A cautionary tale about rent guarantee insurance.

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    A cautionary tale about rent guarantee insurance.

    You know I don't post often, but when I do I try to make it worth reading! Hopefully this is one of those occasions.

    A landlord came to us for advice regarding this situation. We were unable to really help, but we learnt disappointing things from his experience, which I want to share.

    LL found a tenant, carried out reference checks with a reputable company and got rent guarantee insurance. Basically he did everything right but still ended up pretty screwed.

    The tenant never paid another penny after moving in, was duly evicted (taken care of by the insurance underwriter's legal team), and that's really the beginning. As an aside apparently the bailiff at the eviction told the LL he'd recently evicted the same tenant from another property in the area, meaning (I assume) that the T had managed to find another property and pass the references before her CCJ got registered.

    The T left all belongings behind and started threatening the LL that he had better not touch or dispose of them or he would sue under the Tort/Interference with goods regulations. So the landlord went back to his 'solicitor' (actually a paralegal) that had been supplied by his insurer and said 'what do I do'. HSolicitor said 'I don't know, and I'm not advising you anyway because I haven't been paid to do anything beyond getting you vacant possession'. The landlord said he felt he hadn't actually had vacant possession since he now has a house full of stuff he couldn't do anything with. The solicitor shrugged his shoulders and the landlord went back to the insurer who - after a bit of arguing - decided to fund an opinion on the matter.

    In the meantime the T had missed 3 agreed appointments to collect their stuff and then wrote the landlord a letter saying the HE didn't attend the appointments and left the poor tenant standing outside a locked property (to which the T apparently has witnesses!). LL is therefore depriving T of access to his stuff and so T is filing a court claim. It seems pretty obvious that the T is going to try and get some sort of payout from the LL. Look out for claims of missing rolex's etc. LL had good sense to take an exit inventory, I can't imagine for a second that would stop T from claiming the LL had pocketed/removed valuables before taking the inventory.

    The solicitor subsequently told the landlord to bin the stuff after 14 days as per the terms of the tenancy, but them became squeamish and said to put the stuff in storage instead. LL wanted to cover his back has tried to find a pro firm to do it, but none are interested in becoming embroiled in a situation with a T who is obviously looking for someone to sue. So LL is basically stuck awaiting the tenant's next move.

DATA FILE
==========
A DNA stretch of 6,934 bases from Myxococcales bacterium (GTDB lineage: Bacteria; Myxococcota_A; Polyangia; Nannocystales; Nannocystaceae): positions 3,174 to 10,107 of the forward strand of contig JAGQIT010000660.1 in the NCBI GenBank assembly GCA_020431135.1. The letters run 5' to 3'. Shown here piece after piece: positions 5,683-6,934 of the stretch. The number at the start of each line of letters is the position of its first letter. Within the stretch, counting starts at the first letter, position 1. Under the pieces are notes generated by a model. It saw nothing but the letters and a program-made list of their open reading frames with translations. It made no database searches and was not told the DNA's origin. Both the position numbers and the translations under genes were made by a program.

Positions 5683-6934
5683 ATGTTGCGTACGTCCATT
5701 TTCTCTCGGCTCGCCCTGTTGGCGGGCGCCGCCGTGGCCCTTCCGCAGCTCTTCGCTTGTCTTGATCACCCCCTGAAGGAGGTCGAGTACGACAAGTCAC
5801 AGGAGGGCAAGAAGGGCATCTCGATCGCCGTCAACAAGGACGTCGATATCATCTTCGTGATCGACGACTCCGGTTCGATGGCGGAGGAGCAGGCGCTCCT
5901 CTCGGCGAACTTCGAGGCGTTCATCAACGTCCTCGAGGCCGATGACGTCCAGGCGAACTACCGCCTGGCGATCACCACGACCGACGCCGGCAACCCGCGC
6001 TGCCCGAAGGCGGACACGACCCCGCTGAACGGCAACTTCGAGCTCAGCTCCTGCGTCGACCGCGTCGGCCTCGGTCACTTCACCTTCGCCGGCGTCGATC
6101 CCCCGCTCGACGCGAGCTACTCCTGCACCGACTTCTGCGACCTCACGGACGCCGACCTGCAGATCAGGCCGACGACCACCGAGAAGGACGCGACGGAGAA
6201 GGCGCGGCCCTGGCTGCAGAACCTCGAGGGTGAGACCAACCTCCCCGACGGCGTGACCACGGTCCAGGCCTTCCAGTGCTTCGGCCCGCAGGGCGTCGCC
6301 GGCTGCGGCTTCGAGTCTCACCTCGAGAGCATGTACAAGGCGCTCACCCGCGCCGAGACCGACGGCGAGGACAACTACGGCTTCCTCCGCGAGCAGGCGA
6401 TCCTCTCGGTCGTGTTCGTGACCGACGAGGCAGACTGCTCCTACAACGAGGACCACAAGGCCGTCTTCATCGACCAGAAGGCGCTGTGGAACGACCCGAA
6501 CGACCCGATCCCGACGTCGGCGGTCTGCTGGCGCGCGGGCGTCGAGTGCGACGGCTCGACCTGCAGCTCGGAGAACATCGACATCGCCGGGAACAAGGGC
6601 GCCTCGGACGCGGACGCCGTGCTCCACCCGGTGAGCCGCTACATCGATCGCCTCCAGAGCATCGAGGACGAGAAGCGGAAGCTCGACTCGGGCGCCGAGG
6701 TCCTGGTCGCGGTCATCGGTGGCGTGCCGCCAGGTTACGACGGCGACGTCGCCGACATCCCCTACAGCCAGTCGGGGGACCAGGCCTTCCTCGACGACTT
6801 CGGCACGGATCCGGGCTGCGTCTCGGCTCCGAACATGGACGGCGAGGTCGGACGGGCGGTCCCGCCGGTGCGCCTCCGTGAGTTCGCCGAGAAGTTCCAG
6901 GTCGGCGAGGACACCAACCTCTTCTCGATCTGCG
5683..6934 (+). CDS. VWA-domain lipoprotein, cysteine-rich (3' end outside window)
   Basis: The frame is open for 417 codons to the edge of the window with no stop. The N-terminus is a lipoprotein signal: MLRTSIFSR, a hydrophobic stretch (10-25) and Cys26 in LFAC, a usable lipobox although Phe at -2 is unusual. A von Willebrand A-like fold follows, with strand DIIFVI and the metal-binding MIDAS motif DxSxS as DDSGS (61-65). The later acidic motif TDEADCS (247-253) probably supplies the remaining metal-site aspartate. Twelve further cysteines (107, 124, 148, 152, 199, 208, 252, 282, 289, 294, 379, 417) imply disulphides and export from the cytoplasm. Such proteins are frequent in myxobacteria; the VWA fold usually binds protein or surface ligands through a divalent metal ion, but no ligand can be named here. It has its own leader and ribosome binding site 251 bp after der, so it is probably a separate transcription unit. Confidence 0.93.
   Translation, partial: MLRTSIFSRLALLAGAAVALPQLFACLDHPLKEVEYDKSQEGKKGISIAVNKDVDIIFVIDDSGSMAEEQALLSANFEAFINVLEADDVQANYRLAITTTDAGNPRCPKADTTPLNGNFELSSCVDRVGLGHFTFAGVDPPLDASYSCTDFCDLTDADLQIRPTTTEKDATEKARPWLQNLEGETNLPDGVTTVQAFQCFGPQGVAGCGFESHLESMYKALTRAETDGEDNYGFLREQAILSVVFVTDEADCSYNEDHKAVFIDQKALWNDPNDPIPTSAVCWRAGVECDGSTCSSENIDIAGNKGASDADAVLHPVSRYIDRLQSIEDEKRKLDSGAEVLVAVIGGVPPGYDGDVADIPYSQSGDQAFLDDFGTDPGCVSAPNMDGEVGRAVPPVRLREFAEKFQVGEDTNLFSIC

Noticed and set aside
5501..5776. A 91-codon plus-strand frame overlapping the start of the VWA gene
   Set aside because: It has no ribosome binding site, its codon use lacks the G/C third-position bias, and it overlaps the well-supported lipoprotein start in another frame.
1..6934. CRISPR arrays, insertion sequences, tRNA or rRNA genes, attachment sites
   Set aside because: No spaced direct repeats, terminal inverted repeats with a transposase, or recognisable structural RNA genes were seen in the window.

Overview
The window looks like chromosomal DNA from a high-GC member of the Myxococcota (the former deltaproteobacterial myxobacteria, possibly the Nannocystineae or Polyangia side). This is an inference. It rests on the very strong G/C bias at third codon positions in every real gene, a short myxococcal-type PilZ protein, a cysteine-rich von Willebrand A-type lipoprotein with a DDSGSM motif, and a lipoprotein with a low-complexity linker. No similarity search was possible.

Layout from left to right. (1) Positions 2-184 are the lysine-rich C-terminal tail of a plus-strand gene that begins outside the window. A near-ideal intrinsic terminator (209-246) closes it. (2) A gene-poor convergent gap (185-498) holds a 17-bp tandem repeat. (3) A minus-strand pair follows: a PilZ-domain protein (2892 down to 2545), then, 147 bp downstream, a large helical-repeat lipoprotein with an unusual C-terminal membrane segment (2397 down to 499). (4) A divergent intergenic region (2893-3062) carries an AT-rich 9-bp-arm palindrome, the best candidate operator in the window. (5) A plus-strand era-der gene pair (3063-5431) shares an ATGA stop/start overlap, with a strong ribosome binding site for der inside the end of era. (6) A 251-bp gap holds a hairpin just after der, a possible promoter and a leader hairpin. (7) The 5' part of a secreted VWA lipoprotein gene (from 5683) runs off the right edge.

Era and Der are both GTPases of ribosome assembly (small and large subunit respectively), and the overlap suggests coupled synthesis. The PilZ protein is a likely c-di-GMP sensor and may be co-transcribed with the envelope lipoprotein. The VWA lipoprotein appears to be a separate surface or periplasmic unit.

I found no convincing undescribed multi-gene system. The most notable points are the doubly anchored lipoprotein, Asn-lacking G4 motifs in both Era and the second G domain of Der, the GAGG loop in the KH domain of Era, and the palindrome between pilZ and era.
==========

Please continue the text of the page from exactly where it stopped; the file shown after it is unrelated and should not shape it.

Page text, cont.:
I told him to ask his insurer to fund a specialist solicitors like Anthony Gold to advise instead of the current shower. Their response was negative. At the time of writing it's still in limbo!

    Looking at T's reference application I noticed that the employer's website was down and the domain was actually registered in T's name! To top that the HR contact's mobile number when googled was actually on an internet ad listing with the tenant's name on it! Yet the T passed the reference. I'm not sure what that says about the quality of professional checks!

    As far as I see it the landlord has more than met the conditions of the AST and can dispose of the stuff (served appropriate notice etc) and since the tenancy was ended by court order the T can't claim shelter from any of the provisions anyway, but a nagging part of me thinks LL is supposed to keep goods for at least 3 months if money is owed??? I wasn't willing to give the LL advice beyond getting a specialist solicitor (for obvious reasons), but it raises another important question that I don't know the answer to either: does the tenant's signing of an AST which state the LL can dispose of uncollected goods with 14 days' notice waive any right they have to sue under the Torts & Interference with Goods Act 1977?

    So what is to be learned going forward? Well for starters do some basic checks over and above the normal referencing yourself. Chances are the tenant won't be faking it if they say they work for Proctor & Gamble, but if they work for 'John Smith & Co.' you just don't know. Secondly, if you're in a situation like this, take a witness to any appointments you make with a tenant. Thirdly ask your potential rent guarantee insurer what they actually will do to deliver you vacant possession before you actually take the policy. Fourthly....don't be a landlord . In all seriousness, this is yet another thing to budget for in your slush fund: costs of removal and 3 months' storage.